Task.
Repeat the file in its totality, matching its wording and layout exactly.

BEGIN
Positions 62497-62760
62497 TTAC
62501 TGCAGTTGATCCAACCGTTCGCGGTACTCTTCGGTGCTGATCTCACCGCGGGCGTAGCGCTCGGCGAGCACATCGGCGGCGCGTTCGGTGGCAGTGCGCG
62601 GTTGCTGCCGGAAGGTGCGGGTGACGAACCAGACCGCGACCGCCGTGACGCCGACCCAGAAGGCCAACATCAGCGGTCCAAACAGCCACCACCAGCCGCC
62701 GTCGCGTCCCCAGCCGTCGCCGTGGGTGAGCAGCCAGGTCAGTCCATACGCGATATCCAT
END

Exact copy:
Positions 62497-62760
62497 TTAC
62501 TGCAGTTGATCCAACCGTTCGCGGTACTCTTCGGTGCTGATCTCACCGCGGGCGTAGCGCTCGGCGAGCACATCGGCGGCGCGTTCGGTGGCAGTGCGCG
62601 GTTGCTGCCGGAAGGTGCGGGTGACGAACCAGACCGCGACCGCCGTGACGCCGACCCAGAAGGCCAACATCAGCGGTCCAAACAGCCACCACCAGCCGCC
62701 GTCGCGTCCCCAGCCGTCGCCGTGGGTGAGCAGCCAGGTCAGTCCATACGCGATATCCAT